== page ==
At the moment there seems to be some groundswell around how we best deal with what is definitely an issue - is it the final taboo? I'm not sure, but there are certainly difficulties around it. How do we address the issue of suicide without glorifying it, pointing fingers or making those with serious issues like depression feel worse? What are the answers for the 'average joe' (is there such a thing?) when journeying along side someone who is feeling suicidal?

The book is a fictional novel about 3 brilliant young people who are all struggling with covert and overt issues. Through the story their paths cross and become entwined, whilst each of them face their own fears, their own battles, and their developing love for each other.

Quigley states that the novel is for her and attempt to open the suicide discussion more and she has lost a friend to suicide.

In the novel she has created a world of 3 very beautiful young lives, she has brought them to life and then takes us inside what it is to walk in their shoes. In doing this she certainly creates an atmosphere of compassion and empathy towards what is a real and massive struggle for many people.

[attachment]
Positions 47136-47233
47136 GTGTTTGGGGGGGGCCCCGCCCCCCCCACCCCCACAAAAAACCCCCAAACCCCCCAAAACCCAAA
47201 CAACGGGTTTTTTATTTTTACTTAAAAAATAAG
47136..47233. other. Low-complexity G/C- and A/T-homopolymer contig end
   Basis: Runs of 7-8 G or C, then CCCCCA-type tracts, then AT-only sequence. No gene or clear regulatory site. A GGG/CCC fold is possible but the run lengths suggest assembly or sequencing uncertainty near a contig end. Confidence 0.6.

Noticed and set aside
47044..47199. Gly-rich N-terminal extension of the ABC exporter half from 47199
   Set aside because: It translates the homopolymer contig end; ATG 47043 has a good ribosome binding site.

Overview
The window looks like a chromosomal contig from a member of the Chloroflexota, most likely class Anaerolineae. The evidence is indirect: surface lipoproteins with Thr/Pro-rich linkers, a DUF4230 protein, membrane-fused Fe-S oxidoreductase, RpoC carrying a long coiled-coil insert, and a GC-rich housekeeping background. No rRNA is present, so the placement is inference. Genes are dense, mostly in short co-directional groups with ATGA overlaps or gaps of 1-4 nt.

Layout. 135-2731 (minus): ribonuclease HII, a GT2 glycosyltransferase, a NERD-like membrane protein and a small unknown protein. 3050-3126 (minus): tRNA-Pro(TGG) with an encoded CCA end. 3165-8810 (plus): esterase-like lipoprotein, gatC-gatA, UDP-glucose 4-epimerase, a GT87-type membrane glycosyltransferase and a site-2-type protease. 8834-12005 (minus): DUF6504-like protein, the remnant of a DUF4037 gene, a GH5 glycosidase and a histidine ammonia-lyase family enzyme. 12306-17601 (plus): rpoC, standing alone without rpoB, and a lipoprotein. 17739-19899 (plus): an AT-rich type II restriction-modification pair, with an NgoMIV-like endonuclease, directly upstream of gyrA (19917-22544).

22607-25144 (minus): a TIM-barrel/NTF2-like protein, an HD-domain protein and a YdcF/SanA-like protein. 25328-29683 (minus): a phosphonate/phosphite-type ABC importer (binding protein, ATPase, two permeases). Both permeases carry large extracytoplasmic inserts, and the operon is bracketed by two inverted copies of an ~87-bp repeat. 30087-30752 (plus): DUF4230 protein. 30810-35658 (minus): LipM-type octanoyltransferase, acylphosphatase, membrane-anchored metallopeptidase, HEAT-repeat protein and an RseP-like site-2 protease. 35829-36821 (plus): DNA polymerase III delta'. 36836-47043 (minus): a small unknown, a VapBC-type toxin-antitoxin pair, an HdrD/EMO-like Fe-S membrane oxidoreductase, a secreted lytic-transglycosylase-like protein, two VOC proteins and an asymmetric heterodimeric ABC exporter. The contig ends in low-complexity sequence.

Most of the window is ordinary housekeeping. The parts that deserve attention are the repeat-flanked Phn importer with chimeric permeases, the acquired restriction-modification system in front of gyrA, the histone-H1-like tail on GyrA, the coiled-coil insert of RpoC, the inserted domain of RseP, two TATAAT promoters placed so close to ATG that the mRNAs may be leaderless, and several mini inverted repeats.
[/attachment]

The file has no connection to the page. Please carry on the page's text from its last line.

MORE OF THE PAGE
I found the book to be very moving and the emotional weight of the characters brought me to tears in the end.

I would add it isn't a 'hopeful' book in terms of journeying with a suicidal person. It doesn't offer any sense of hope or strategies for helping a person who is or has attempted suicide... maybe the author didn't want to do any of these things. Because of this I would be very hesitant to recommend it to young people (it's billed for adults) and I would hold back making judgement on who else it may or may not be helpful/hopeful for... I would be interested to see how people who have journeyed through suicidal tendencies or attempts respond to this book - theirs is probably the best voice to make a thoughtful or meaningful statement in that regard.

Quigley is an excellent writer, the narrative is engaging and there are some beautiful visual moments in the book.

I leave you with one of the quotes I loved from the book: